CEO statement on the Council vote on the EU Corporate Sustainability Due Diligence Directive
8 February 2024
The European tool industry
The European Tool Association CEO is the association of and for the European tool and fixings manufacturers. We represent the interests of our around 180 member companies with an estimated sales volume of about 4 billion Euro per annum. Our paramount aim is to create and maintain best conditions of competitiveness for the European tool manufacturers.
A level playing field in Europe
The European tool industry welcomes the European Commission's approach of creating a standardised legal framework in the EU for due diligence obligations in the supply chain with its proposal for a "Directive on due diligence obligations of companies with regard to sustainability" (COM (2022) 71).
The manufacturers of hand tools in Europe expressly support the goal of eliminating violations of human rights and environmental laws in the supply chain. A patchwork of national regulations on corporate due diligence obligations would lead to distortions in the internal market.
Problematic compromise proposal from the trilogue negotiations
However, the CEO is concerned about the outcome of the trilogue negotiations. The compromise proposal now put to the vote goes far beyond the provisions of existing national regulations (e.g. the German Supply Chain Act) and leads to new bureaucratic obligations with far-reaching consequences for SMEs in particular. In view of the Council vote scheduled for 9 February, the CEO therefore recommends not approving the compromise proposal in its current form.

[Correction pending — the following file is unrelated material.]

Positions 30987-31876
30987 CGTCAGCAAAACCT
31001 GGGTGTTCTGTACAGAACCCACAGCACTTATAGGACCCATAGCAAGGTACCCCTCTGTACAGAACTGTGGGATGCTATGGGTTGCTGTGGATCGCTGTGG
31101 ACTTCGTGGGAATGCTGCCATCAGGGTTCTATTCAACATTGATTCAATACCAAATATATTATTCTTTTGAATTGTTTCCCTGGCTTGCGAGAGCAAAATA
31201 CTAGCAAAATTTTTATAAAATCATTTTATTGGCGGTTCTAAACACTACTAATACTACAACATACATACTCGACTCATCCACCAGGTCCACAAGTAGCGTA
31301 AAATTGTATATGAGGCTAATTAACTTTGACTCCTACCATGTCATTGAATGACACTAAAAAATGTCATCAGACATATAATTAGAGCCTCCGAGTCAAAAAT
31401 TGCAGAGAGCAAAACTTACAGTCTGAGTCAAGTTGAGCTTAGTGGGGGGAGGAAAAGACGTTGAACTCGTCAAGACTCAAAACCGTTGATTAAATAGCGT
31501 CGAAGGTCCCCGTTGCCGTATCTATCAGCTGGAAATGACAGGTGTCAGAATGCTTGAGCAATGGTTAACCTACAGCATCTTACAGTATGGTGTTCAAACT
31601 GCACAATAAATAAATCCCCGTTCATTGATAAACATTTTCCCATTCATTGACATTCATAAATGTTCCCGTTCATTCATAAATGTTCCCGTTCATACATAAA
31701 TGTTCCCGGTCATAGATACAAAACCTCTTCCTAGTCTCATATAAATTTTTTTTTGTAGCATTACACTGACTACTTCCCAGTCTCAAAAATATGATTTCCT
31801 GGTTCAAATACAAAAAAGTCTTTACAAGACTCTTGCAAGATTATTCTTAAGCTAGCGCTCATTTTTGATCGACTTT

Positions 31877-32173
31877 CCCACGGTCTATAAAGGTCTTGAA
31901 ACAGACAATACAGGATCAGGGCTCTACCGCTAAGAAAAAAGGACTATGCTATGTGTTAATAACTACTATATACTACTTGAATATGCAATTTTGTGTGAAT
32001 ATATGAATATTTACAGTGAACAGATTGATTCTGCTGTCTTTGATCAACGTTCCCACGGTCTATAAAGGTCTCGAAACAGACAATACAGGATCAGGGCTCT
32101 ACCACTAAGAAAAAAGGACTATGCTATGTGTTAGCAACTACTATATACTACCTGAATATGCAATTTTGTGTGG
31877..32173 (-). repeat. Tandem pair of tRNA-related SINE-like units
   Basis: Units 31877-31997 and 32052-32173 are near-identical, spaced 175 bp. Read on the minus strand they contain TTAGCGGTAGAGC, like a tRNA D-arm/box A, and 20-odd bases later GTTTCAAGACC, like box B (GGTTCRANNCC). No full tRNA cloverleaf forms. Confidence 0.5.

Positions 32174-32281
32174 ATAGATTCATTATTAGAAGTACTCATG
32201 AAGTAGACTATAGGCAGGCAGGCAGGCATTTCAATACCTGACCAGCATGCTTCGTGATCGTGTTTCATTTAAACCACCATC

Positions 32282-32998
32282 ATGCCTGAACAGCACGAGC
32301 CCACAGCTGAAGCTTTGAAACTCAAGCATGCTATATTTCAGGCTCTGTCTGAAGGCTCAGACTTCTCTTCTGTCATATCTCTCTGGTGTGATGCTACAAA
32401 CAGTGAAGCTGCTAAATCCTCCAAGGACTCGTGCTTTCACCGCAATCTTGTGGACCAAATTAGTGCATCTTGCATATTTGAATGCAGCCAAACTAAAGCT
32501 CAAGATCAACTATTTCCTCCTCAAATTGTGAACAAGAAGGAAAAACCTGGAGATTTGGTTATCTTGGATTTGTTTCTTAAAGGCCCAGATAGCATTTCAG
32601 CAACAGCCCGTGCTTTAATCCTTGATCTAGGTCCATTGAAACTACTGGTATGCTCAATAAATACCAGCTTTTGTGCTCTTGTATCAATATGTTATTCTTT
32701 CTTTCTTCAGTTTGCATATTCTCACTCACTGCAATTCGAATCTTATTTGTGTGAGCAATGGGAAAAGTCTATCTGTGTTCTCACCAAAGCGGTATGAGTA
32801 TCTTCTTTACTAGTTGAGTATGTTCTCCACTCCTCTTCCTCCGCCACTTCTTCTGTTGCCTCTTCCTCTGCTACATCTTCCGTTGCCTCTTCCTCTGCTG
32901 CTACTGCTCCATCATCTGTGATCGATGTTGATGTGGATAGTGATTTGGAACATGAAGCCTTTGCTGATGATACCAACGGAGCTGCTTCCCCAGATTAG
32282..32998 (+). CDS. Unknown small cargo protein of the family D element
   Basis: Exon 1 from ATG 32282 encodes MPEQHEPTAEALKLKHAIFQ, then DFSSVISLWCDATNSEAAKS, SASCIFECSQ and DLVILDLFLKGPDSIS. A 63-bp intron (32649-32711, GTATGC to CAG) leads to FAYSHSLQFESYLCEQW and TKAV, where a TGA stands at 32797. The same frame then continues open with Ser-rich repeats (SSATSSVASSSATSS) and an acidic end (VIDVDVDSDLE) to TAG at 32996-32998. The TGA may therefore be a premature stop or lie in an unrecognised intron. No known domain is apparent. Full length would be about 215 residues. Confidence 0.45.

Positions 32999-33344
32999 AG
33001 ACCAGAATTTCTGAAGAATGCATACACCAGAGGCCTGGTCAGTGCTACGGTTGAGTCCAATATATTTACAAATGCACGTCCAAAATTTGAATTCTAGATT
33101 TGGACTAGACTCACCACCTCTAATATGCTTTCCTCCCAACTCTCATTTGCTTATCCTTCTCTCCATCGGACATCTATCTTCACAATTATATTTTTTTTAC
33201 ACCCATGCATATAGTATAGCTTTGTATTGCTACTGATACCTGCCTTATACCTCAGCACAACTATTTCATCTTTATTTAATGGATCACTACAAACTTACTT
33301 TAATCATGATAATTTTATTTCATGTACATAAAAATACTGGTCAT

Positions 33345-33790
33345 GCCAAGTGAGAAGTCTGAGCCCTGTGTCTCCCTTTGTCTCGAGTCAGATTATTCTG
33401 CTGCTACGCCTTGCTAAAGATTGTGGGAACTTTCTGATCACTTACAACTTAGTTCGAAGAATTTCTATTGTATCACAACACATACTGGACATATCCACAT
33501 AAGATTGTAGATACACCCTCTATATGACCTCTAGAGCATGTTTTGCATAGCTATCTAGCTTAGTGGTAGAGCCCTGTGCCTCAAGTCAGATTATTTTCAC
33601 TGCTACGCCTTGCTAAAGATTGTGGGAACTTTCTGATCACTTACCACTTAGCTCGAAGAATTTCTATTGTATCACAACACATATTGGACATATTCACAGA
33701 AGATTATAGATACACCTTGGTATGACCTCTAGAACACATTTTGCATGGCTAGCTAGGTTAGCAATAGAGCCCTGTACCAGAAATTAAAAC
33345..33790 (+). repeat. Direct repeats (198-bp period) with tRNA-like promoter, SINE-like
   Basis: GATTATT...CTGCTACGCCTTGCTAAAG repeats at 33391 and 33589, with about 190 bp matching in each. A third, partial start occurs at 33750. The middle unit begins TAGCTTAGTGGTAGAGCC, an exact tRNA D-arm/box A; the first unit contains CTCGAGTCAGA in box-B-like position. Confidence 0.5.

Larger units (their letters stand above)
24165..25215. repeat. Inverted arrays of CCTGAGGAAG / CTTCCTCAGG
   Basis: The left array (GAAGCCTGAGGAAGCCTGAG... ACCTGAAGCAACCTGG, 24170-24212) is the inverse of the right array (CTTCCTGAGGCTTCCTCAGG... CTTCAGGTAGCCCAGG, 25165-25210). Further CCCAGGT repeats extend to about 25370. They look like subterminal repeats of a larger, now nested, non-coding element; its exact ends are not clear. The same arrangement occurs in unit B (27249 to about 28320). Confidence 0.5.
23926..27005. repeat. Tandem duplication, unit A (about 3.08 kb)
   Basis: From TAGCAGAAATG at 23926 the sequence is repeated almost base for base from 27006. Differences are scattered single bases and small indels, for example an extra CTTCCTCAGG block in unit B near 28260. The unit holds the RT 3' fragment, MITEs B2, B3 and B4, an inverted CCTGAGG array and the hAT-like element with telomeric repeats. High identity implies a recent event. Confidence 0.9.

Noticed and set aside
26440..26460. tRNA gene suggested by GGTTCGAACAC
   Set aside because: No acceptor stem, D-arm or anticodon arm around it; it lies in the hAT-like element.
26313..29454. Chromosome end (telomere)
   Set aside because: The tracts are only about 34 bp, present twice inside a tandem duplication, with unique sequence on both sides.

The core concerns of the CEO are based on the following aspects:
- Civil liability of companies for breaches of duty: In contrast to the German Supply Chain Act, the EU proposal provides for civil liability, which leads to an additional burden on companies and a potential increase in the frequency of lawsuits. The EU directive should follow the German Supply Chain Act in this respect.
- Metalworking SMEs disproportionately affected: The final text provides for the Directive to be applied in the metalworking industry from a company size of 250 employees (German Supply Chain Act: 1000 employees). This leads to a disproportionate burden on small and medium-sized enterprises and cannot be justified by the riskiness attributed to steel as a raw material in the supply chain. The scope of application here should at least be raised to the general thresholds in the directive of 500 employees and a turnover of €150 million.
- Assessment of EU suppliers: The proposed compromise envisages an assessment of all suppliers of a company, including those from EU countries. This means an enormous amount of work, which cannot be realised by medium-sized companies. Companies from EU countries are subject to strict social and environmental legislation. For this reason, it should not be necessary to audit suppliers from EU countries as part of the EU Corporate Sustainability Due Diligence Directive in order to reduce the burden on SMEs.
No quick fix before the end of the legislative period
The European tool industry is calling on EU governments to aim at European level for an amendment to the EU Corporate Sustainability Due Diligence Directive in the interests of not only small and medium-sized metalworking companies.
A standardised legal framework for corporate due diligence obligations in the European Union is necessary. However, a further disproportionate burden on SMEs due to new bureaucratic requirements must be avoided.
We would be happy to discuss this further.
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